Long-term storage on glass

Long-term storage on glass

It’s not the first time a company has wanted to use glass to archive and store data and the needs of the datacenters are becoming more important with the expansion of the Cloud.

Throughout the history of computing, attempts have been made to expand storage space, this has been done through floppy disks of different formats, CDs, DVDs and Blu-Rays, hard disks also using different technologies. Today, we learn that Microsoft managed to store Richard Donner’s first Superman film from 1978 weighing 75.6 gigabytes on a glass plate.

Storage on glass is a reality

It’s not the first time a company has wanted to use glass to archive and store data and the needs of the datacenters are becoming more important with the expansion of the Cloud. Given Microsoft’s Azure Park, the firm has decided to take matters into its own hands in 2016 by collaborating with the University of Southampton and renowned partners such as Warner Bros. to create the Silica project. Its name refers to the raw material of glass, silicon, which is found in silica sand and from which glass can be made.

The goal of this project is to store data in the form of 3D pixels called voxels, which are cold etched onto a glass plate using an infrared laser, similar to those used in eye surgery and on multiple layers unlike CDs, DVDs and Blu-Ray. This process allows data to be retained for several hundred years.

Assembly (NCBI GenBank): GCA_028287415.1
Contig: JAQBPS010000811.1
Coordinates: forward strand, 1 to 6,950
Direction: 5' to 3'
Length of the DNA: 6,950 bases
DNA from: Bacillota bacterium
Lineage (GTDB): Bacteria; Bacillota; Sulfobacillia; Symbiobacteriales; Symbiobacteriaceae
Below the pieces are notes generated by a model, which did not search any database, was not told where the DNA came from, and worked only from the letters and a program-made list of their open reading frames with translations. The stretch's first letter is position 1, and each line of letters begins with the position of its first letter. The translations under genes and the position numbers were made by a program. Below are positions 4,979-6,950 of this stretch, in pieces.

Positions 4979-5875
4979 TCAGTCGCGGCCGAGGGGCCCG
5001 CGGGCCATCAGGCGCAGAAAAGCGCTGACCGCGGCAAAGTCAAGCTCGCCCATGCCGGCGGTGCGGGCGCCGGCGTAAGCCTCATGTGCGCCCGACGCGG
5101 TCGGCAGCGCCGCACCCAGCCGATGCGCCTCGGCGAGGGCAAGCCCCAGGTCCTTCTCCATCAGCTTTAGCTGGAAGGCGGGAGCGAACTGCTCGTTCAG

A demonstration with the film Superman

At Ignite 2019, currently taking place in Florida, USA, Microsoft unveiled its first prototype. The company has succeeded in burning the first 75.6 gigabyte Superman film on 74 layers in a 7.5-centimeter (2.0 mm) thick quartz plate called Task Silica.

The U.S. firm explained that the research team tested the plate’s resistance by soaking it in boiling water, putting it in the oven, scraping its surface with steel wool and microwaving it, nothing affected the reading. Nevertheless, it is still possible to break it, says Ant Rowstron, assistant director of the Microsoft Research laboratory in Cambridge, UK, using tools such as a hammer.

A concept that appeals to his partner Warner Bros., which has more than 20 million archives since its inception in 1923 and adds thousands more every year.

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